Adults living with high stress or those with chronic health conditions, such as fatigue, are often unaware that toxic stress experienced as a child, and the adaptations they made to survive their unmet needs, may be partially responsible for their symptoms. Some of my clients believe their chronic fatigue is a byproduct of getting older. They have come to expect the failure of the physical body because it happened to their parents or it happens to everyone with age. It is difficult to grasp that disease processes may have been set in motion as far back as childhood, long before their first symptoms appeared.
Physicians Vincent Felitti and Robert Anda were the first to study the link between childhood adversity and adult health outcomes. In 1995 they surveyed 17,000 Kaiser Permanente patient volunteers about their exposure to ten types of childhood trauma, or Adverse Childhood Experiences (ACEs).
An ACE was defined as a stress-inducing event that was chronic and unpredictable. The ten adverse experiences they chose from the research were:
Mother treated violently
Household substance abuse
Household mental illness
Parental separation or divorce
Incarcerated household member
That survey data was compared with a patient health history for each participant. The results showed that adverse childhood experiences were much more common than anyone had previously thought, with two-thirds of individuals reporting at least one adverse childhood experience. Researchers followed participants over time and determined that ACEs have a dose-response relationship, meaning the more ACEs you have, the greater your risk as an adult for developing chronic health conditions and engaging in risky health behaviors.
There are other adverse childhood experiences that can be equally damaging to a child such as bullying, generational trauma, homelessness, racism, homophobia, illness, accidents, a traumatic birth, chronic hunger, and family financial stress.
What about the adults who live with the consequences of an environment that failed them as a child? What about those with a history of trauma who are now experiencing fatigue and want to get back to living life?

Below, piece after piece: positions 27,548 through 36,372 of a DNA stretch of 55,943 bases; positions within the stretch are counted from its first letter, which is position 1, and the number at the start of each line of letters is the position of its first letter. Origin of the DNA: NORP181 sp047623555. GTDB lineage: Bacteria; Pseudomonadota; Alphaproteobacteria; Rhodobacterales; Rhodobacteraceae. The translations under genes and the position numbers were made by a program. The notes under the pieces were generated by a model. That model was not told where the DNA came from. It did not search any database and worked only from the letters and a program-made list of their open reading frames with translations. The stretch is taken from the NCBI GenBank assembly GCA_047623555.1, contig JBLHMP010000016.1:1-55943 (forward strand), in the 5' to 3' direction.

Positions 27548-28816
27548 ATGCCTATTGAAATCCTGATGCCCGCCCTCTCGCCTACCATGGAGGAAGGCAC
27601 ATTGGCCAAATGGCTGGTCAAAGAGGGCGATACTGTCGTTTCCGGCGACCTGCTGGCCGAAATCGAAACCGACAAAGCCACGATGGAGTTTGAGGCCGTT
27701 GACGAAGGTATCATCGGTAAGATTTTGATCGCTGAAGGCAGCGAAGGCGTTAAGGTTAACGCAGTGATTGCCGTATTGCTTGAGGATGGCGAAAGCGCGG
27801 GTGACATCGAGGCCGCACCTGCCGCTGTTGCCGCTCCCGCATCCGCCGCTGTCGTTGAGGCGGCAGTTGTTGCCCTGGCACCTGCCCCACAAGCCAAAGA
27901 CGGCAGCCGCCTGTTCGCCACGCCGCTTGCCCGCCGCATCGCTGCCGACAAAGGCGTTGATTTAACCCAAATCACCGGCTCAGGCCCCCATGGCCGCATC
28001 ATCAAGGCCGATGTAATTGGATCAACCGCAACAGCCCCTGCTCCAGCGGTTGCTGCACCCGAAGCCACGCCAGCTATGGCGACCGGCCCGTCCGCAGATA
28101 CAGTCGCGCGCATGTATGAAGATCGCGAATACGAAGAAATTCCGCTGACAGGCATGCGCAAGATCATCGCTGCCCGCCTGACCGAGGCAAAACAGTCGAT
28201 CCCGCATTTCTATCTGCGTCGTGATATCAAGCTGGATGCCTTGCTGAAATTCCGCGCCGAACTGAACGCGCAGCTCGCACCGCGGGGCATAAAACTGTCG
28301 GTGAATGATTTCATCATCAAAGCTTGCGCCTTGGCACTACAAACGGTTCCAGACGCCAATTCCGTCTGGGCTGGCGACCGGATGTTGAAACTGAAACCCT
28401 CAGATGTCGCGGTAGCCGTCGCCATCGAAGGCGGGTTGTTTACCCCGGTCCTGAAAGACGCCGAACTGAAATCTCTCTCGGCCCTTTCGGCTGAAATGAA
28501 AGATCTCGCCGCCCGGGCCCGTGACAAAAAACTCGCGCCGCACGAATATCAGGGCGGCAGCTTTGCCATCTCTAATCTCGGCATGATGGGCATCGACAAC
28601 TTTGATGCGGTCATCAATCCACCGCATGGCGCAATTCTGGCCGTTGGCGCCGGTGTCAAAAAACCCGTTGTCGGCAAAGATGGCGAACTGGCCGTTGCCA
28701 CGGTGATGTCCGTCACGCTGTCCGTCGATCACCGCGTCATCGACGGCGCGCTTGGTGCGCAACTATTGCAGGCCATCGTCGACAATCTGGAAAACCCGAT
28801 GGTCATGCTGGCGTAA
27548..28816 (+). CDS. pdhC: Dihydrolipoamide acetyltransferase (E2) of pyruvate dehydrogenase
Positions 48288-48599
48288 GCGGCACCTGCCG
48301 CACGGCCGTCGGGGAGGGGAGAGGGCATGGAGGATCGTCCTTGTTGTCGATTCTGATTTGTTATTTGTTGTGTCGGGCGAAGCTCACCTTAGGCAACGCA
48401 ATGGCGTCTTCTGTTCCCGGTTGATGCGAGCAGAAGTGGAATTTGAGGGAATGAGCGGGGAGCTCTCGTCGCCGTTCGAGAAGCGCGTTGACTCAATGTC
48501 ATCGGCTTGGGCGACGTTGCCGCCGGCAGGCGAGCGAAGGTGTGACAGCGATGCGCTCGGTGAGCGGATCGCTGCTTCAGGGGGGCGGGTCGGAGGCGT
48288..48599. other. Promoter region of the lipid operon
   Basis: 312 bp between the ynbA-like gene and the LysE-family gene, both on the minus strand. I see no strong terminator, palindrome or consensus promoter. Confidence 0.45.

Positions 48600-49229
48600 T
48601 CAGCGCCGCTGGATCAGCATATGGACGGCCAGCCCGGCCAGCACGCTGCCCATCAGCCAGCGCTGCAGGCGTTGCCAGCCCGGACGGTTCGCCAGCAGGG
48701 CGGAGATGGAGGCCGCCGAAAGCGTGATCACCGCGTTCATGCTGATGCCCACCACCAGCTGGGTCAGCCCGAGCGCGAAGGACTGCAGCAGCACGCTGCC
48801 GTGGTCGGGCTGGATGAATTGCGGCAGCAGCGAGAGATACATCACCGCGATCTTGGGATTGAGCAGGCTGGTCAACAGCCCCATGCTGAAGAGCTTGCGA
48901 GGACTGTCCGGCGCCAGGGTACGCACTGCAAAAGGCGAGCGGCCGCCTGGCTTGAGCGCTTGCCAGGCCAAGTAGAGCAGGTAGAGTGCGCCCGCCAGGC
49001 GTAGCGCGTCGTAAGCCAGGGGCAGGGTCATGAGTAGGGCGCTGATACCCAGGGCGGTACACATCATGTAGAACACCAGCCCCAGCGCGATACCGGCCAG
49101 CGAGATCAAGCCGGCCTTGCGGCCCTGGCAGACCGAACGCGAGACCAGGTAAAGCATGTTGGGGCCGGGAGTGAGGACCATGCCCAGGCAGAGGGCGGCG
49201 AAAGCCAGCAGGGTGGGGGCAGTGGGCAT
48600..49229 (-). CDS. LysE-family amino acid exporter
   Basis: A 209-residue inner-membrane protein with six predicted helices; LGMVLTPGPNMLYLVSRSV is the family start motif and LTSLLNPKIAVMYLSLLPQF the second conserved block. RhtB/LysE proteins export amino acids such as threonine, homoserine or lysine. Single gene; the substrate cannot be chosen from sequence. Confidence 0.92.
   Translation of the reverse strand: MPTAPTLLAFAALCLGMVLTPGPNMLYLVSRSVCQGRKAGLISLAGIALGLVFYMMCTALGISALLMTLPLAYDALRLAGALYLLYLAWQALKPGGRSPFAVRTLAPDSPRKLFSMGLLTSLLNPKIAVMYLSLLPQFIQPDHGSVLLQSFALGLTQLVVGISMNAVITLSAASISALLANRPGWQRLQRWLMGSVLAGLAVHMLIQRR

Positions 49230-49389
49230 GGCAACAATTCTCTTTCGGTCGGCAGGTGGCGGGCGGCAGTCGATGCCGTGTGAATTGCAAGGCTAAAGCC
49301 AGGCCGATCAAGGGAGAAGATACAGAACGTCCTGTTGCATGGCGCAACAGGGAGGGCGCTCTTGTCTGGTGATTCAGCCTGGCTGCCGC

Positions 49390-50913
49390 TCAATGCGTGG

Fortunately, there are tools for people like us! I will be discussing these in the sections on practices and therapies.
It is difficult to find doctors who work with adults, who understand the connection between illness and childhood adversity, and have the tools to treat mysterious and debilitating symptoms. That is what excites me most about this website. Dr. Hirsch has designed an approach to healing fatigue that gets to the root causes of the illness, including emotions.
In my opinion – and even traditional medical providers will agree – emotional health is almost always at the root of physical symptoms. Once you have symptoms, there are real physical problems you must address.
In the past ten years, there has been a dramatic increase in research exploring brain science, epigenetics, emotional well-being, and resilience. This data, combined with the functional medicine tools and protocols discussed on this website, provide powerful opportunities to regain your health and re-connect with the person you were always meant to be.
Assess your ACEs
An ACE assessment tallies abuse, neglect, and other hallmarks of a challenging childhood. According to the Adverse Childhood Experiences study, the more issues you experienced before you turned 18, the higher your score is likely to be and the higher your risk for later health problems.
The ACEs assessment is meant to be used as guidance in assessing one type of risk factor. There are other risk factors that can contribute to ill health such as genetics, diet, and other lifestyle choices.
As your ACE score increases, so does the risk to your physical and emotional health. An ACE score of 4 or more can be significant, increasing the likelihood of chronic pulmonary lung disease by 390 percent; hepatitis, 240 percent; depression 460 percent; and suicide, 1,220 percent.
In one study, exposure to childhood trauma was associated with a 3- to 8-fold increased risk for Chronic Fatigue Syndrome across different trauma types.
Use the Resilience Questionnaire to reflect on the supportive factors that helped you navigate childhood.
The Devereux Adult Resilience Survey can help you reflect on your current strengths and make a plan for how to improve your overall well-being.
Your Potential to Heal in Body and Mind
“When people clear out their trauma, compassion is their natural state. Compassion is part of our nature," Gabor Maté, MD
Resilience is the ability to rebound from emotional distress, trauma, and adversity. It is about having the capacity to respond when your stress response gets activated. It’s not about pushing yourself out of your comfort zone and powering through your symptoms. It is much subtler, and it is grounded in your willingness and ability to listen to your body and emotions and compassionately respond to what surfaces.